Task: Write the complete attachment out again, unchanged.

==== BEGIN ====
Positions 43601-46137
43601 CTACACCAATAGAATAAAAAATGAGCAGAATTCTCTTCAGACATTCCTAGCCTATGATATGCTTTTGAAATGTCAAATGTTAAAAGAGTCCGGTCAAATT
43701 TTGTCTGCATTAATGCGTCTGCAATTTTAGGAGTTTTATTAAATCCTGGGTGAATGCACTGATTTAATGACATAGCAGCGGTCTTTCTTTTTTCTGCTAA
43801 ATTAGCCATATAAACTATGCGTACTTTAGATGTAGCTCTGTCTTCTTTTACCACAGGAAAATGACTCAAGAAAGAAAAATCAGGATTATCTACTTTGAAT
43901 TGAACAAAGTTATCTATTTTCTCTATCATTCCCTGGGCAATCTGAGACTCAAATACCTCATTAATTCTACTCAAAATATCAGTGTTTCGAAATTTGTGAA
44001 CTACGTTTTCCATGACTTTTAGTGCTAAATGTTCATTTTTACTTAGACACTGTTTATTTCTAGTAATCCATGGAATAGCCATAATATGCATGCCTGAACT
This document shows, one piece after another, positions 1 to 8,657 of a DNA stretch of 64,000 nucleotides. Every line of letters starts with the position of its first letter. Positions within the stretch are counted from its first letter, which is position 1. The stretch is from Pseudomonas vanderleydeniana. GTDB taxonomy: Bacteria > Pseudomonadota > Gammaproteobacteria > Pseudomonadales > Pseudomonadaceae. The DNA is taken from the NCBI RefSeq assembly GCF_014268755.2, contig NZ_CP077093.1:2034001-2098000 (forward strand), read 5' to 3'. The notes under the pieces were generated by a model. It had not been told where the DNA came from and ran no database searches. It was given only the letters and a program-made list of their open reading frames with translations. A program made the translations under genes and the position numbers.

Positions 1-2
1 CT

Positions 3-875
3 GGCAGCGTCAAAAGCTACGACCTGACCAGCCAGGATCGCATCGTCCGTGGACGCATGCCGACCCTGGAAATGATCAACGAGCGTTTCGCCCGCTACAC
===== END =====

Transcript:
Positions 43601-46137
43601 CTACACCAATAGAATAAAAAATGAGCAGAATTCTCTTCAGACATTCCTAGCCTATGATATGCTTTTGAAATGTCAAATGTTAAAAGAGTCCGGTCAAATT
43701 TTGTCTGCATTAATGCGTCTGCAATTTTAGGAGTTTTATTAAATCCTGGGTGAATGCACTGATTTAATGACATAGCAGCGGTCTTTCTTTTTTCTGCTAA
43801 ATTAGCCATATAAACTATGCGTACTTTAGATGTAGCTCTGTCTTCTTTTACCACAGGAAAATGACTCAAGAAAGAAAAATCAGGATTATCTACTTTGAAT
43901 TGAACAAAGTTATCTATTTTCTCTATCATTCCCTGGGCAATCTGAGACTCAAATACCTCATTAATTCTACTCAAAATATCAGTGTTTCGAAATTTGTGAA
44001 CTACGTTTTCCATGACTTTTAGTGCTAAATGTTCATTTTTACTTAGACACTGTTTATTTCTAGTAATCCATGGAATAGCCATAATATGCATGCCTGAACT
This document shows, one piece after another, positions 1 to 8,657 of a DNA stretch of 64,000 nucleotides. Every line of letters starts with the position of its first letter. Positions within the stretch are counted from its first letter, which is position 1. The stretch is from Pseudomonas vanderleydeniana. GTDB taxonomy: Bacteria > Pseudomonadota > Gammaproteobacteria > Pseudomonadales > Pseudomonadaceae. The DNA is taken from the NCBI RefSeq assembly GCF_014268755.2, contig NZ_CP077093.1:2034001-2098000 (forward strand), read 5' to 3'. The notes under the pieces were generated by a model. It had not been told where the DNA came from and ran no database searches. It was given only the letters and a program-made list of their open reading frames with translations. A program made the translations under genes and the position numbers.

Positions 1-2
1 CT

Positions 3-875
3 GGCAGCGTCAAAAGCTACGACCTGACCAGCCAGGATCGCATCGTCCGTGGACGCATGCCGACCCTGGAAATGATCAACGAGCGTTTCGCCCGCTACAC